US & Canada

White House shooter charged with trying to kill Obama

Oscar Ortega-Hernandez 16 November 2011
Image caption Oscar Ortega-Hernandez' family had reported him missing

A US man has been formally charged with attempting to assassinate President Barack Obama, after he fired shots at the White House in November.

Oscar Ortega-Hernandez, 21, from the US state of Idaho, faces 17 charges that also include damaging the White House and assault with a dangerous weapon.

He was deemed mentally stable to stand trial and has been held in custody since his arrest.

The president and first lady were in California when the shots were fired.

Mr Ortega-Hernandez was arrested in Pennsylvania days after gunfire was heard at the White House on 11 November.

His defence lawyer has told the Associated Press news agency that Mr Ortega-Hernandez intends to plead not guilty to all the charges.

He could face a potential sentence of up to life in prison if convicted.

Personal mission

In a preliminary hearing in December, a judge ordered that he be held without bail.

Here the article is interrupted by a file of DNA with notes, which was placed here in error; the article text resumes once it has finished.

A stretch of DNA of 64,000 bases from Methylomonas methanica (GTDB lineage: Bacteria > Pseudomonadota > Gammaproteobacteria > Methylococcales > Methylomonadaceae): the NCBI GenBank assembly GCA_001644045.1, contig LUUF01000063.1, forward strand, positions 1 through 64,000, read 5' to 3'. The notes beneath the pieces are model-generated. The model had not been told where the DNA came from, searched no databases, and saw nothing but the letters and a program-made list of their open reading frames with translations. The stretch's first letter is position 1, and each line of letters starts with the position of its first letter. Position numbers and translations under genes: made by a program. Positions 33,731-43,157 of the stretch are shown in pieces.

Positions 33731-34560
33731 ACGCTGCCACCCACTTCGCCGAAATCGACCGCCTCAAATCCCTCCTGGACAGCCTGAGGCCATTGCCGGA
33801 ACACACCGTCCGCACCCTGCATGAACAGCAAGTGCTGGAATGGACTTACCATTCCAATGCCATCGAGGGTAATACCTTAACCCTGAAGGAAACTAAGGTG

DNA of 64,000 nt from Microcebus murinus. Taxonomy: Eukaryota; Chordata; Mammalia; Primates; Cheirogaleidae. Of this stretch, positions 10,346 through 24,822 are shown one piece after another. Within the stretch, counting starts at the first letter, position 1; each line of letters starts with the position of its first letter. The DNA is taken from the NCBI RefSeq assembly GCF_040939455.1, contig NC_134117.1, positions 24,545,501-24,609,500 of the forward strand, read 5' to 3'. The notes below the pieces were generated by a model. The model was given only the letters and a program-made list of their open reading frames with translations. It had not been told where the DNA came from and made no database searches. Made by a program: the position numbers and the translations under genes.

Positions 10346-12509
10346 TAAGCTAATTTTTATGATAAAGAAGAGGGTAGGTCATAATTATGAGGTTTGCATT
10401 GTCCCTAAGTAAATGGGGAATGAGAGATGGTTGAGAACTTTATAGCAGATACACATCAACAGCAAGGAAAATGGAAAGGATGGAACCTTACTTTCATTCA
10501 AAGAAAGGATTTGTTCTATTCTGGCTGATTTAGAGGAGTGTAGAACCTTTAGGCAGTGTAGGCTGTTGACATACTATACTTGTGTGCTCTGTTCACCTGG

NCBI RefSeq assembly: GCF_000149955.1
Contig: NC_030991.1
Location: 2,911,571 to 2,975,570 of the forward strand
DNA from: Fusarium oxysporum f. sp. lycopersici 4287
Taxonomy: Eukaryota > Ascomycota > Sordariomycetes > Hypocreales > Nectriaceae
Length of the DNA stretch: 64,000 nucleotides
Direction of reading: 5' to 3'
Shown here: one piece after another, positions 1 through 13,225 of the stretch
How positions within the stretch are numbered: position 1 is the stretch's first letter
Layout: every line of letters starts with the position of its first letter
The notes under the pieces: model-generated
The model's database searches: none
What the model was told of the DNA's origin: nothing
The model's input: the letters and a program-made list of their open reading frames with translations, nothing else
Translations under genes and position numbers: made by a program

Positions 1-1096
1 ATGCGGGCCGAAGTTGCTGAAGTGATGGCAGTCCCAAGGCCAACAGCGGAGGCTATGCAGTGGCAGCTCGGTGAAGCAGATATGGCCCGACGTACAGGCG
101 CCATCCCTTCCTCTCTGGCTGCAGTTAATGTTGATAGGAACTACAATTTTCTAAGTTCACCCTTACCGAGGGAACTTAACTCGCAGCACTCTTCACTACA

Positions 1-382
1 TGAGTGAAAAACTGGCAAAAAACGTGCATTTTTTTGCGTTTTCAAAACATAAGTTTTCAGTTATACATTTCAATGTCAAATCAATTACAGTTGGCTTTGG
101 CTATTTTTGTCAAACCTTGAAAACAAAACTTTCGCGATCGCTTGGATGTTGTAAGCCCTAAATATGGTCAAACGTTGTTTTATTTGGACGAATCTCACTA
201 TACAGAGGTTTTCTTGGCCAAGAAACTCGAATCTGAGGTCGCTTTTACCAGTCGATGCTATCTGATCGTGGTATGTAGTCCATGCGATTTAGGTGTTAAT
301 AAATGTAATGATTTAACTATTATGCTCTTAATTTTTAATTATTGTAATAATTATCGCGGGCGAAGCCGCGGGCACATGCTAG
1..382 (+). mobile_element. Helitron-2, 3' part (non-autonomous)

Law enforcement officials said Mr Ortega-Hernandez appeared to believe he had been sent on a personal mission from God to attack the White House.

They had no reason to suspect he was affiliated with a radical organisation, they added.

Federal prosecutors have asked that Mr Ortega-Hernandez undergo further psychiatric tests to ensure he can be held legally liable.

After the gunshots were fired, officials found two bullets on the south side of the executive mansion, the part of the building where the president's bedroom is located.

One bullet broke a "historic" outside pane of glass but was stopped by a protective inner panel of ballistic glass. The second bullet hit the exterior of the building.

Mr Ortega-Hernandez's family had reported him missing on 31 October, days before the incident. It is thought that he was living in the Washington DC area.

He has previously been arrested in the US states of Texas, Utah and Idaho. He was charged formally before a grand jury in Washington DC.

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